Nibbana is not to be found in the quiet forests in the mountains given by some wise old monk. I’ve visited those places and stayed there for months. I found nothing valuable, that’s just another model. Nibbana is here and now, exactly where you are. Most of you are much closer than you think. Don’t change anything, just change your CCTV cameras from looking outside to looking within. The dhamma can guide you to understand why you were so distant from real peace. If one is honest to oneself, courageous to accept our mistakes, and decide to end this madness, it is possible!
Where do you hope to be in the next five years?
Reaching out and helping as many people as I can. I am not going to be a practising doctor, I realised that a long time ago. Western medicine for the most part puts a temporary plaster on every problem. While at times this step is crucial and I respect everyone in this profession, to me there is a more fundamental problem which needs to be immediately addressed. I’ve searched for it my entire life and I found the answers. If you have the same problem, genuinely give what I’m saying a try and see for yourself if it works!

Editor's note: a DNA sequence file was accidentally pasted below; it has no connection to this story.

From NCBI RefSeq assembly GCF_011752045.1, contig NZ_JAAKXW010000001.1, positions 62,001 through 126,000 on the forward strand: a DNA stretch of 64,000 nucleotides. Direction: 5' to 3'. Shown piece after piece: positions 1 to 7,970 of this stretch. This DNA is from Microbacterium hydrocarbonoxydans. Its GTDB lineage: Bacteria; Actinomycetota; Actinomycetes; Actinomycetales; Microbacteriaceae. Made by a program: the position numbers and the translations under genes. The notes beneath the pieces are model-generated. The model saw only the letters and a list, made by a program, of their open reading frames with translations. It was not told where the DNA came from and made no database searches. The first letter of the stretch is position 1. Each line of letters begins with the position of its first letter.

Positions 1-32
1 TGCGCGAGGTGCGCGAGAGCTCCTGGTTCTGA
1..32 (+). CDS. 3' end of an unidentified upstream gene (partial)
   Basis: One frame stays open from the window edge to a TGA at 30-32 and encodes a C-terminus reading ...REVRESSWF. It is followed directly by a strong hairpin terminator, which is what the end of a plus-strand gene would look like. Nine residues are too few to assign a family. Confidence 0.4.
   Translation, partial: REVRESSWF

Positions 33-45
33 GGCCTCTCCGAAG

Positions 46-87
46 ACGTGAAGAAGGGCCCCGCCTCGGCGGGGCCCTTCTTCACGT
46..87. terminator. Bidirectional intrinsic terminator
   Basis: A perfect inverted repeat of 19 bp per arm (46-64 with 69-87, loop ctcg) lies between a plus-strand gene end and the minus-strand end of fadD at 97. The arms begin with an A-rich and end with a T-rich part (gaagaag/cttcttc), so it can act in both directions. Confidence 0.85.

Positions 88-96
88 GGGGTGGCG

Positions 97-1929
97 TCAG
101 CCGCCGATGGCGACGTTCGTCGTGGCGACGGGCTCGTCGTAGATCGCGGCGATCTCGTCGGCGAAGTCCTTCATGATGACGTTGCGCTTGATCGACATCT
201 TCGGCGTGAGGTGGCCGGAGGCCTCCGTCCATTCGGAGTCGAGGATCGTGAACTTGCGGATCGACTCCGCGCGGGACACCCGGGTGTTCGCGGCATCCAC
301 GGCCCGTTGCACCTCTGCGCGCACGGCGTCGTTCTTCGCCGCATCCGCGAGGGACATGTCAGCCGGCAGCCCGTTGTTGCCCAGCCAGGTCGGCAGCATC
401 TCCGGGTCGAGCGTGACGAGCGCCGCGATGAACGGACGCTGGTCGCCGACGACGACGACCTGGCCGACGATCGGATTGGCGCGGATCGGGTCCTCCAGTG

Is there really a solution to anger, stress and all these negative emotions?
Absolutely! But you don’t have to take my word for it! Look for yourself and see! When the leaves are sick, we have been applying medicine to the branches, while we should have been applying them to the root. A proper root cause analysis should be done. The tools to dig up the soil and get to the roots have been hidden for a while! But they are available now, if one is willing to use them.
Good luck to all of you!
Photos © Maseek Mahfal, Adhitha Ranatunge